Liège (province)

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French: Liège
German: Lüttich
Dutch: Luik
Province of Belgium
Liègois landscape scene: The Coo Waterfalls
The Coo Waterfalls (municipality of Stavelot)
Flag of Liège
Coat of arms of Liège
Coat of arms
Location of Liège
Country  Belgium
Region  Wallonia
Capital Liège
 • Governor Michel Foret
 • Total 3,844 km2 (1,484 sq mi)
Population (1 January 2013)[1]
 • Total 1,083,400
 • Density 280/km2 (730/sq mi)
Website Official site

Liège (French: [ljɛʒ]; Walloon: Lîdje; Dutch: Luik, IPA: [lœyk] ( ); German: Lüttich, IPA: [ˈlʏtɪç]) is the easternmost province of Wallonia and Belgium.

It borders (clockwise from the north) Limburg in the Netherlands, North Rhine-Westphalia and Rhineland-Palatinate in Germany, Diekirch in Luxembourg, and in Belgium the provinces of Luxembourg, Namur, Walloon Brabant (Wallonia), as well as those of Flemish Brabant and Limburg (Flanders).

It is an area of French and German ethnicity.

The province has an area of 3,844 km², which is divided into four administrative districts (arrondissements in French) containing 84 municipalities.

The capital of the province is the city of the same name Liège.


The Province of Liège is divided into 4 administrative arrondissements.


Municipalities that have city status have a (city) behind their name.

Map of the municipalities in Liège

List of Governors[edit]


The modern borders of the province of Liège date from 1795 with the unification of the Principality of the Prince-Bishopric of Liège with the revolutionary French Department of the Ourthe (sometimes spelled Ourte). Liege was then divided between the French départements Meuse-Inférieure, Ourthe, and Sambre-et-Meuse.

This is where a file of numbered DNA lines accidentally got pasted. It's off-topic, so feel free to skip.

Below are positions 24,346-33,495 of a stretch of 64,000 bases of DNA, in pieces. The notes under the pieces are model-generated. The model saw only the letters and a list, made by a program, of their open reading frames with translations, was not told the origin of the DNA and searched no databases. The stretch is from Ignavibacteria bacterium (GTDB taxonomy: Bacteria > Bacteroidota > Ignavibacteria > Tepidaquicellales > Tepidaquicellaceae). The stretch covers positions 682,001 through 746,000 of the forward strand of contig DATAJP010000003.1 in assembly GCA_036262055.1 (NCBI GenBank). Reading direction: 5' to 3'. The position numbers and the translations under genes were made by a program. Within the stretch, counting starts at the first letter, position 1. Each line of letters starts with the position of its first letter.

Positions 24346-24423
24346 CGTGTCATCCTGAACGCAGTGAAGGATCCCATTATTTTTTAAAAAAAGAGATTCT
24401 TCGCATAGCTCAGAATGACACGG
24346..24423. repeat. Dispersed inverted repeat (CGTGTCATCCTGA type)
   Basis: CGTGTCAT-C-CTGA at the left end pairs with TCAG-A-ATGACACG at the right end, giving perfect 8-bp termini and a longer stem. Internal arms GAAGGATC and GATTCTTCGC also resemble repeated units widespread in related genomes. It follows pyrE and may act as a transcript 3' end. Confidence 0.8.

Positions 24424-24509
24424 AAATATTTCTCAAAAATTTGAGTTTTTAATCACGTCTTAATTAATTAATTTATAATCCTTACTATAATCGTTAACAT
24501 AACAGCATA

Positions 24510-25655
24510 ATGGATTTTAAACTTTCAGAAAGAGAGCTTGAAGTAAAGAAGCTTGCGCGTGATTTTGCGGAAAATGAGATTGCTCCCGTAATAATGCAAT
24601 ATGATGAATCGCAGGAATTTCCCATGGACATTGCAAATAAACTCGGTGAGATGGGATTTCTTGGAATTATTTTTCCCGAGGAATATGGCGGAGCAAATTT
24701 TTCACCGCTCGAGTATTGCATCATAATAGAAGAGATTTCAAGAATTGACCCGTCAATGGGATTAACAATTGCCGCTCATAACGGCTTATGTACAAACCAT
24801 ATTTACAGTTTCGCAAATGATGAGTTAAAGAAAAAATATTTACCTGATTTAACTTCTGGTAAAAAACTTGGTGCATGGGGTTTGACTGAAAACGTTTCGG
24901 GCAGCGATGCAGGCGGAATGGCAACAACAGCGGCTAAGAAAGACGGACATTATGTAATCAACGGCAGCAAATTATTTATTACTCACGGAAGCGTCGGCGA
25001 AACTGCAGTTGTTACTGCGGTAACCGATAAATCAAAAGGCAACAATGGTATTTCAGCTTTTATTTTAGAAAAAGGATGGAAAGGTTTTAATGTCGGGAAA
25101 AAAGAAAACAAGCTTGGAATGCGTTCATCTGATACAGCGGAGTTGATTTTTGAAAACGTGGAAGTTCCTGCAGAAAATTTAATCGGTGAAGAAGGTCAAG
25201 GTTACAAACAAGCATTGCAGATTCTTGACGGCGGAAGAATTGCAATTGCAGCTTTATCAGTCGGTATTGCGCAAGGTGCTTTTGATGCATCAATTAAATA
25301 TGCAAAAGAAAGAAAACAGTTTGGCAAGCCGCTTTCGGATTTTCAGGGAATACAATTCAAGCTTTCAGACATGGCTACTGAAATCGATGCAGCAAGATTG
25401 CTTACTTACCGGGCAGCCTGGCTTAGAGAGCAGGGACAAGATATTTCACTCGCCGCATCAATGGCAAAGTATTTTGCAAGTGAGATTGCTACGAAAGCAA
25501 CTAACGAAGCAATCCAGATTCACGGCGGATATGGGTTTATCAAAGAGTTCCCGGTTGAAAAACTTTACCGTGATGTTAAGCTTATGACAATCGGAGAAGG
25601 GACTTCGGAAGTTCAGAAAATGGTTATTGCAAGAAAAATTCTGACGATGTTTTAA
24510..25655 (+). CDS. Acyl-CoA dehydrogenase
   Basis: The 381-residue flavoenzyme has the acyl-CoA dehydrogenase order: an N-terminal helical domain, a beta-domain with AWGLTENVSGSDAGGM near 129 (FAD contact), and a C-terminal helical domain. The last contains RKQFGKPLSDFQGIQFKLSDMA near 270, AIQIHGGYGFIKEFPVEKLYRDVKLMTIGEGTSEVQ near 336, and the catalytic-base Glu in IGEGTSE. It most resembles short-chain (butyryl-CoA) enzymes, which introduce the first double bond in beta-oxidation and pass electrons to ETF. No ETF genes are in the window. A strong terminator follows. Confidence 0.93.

The province of Liege was under French control during the reign of Napoleon Bonaparte. Napoleon visited the city during one of his campaigns and ordered the destruction of its vineyards in order to prevent the Liege wine industry from competing with the French wine industry.

After Napoleon’s Defeat in 1815, Liege became part of the Kingdom of the Netherlands. Liege University scholars helped write the new Dutch constitution after the Napoleonic Wars[citation needed]. Despite these contributions there was a widespread perception among the people of Liege that they were discriminated against by the Dutch government due to religious and language differences.

In September 1830, rumors spread that Waloonians in Brussels were expelling the Dutch. Liege intellectuals responded to these events by contacting Waloonian scholars living in Paris to discuss Belgian independence. A militia was formed to press these demands led by Charlier "Wooden Leg" leading (eventually) to the formation of an independent Belgian Kingdom.

In the 19th Century, the province was an early center of the Industrial Revolution. It’s rich coal deposits and steel factories helped Belgium formed the basis of the regions increasing economic power.

During the 20th century, Liège's borders with Germany saw fierce fighting in both World Wars. In World War I, Liege’s strong line of reinforced concrete military forts temporarily halted the German advance through Belgium, giving time to construct trenches in Flanders which subsequently saw some of the worst fighting of that war.

In world War II, Liège was the site of major fighting during the Battle of the Bulge. There the Germans orchestrated their final offensive move against allied troops. Malmedy and Saint-Vith saw peculiarly intense battles against the Nazis.

Liège (city) and surroundings at night, 2012

Liège’s heavy industry thrived in the 1950 and 1960's[citation needed]but has been in decline since. Liege is the last city of Wallonia to still have a functioning steel industry.

Liège continues to be the economic and cultural capital of Wallonia with its university, medieval heritage and heavy industry[citation needed].


External links[edit]

Coordinates: 50°38′N 5°34′E / 50.633°N 5.567°E / 50.633; 5.567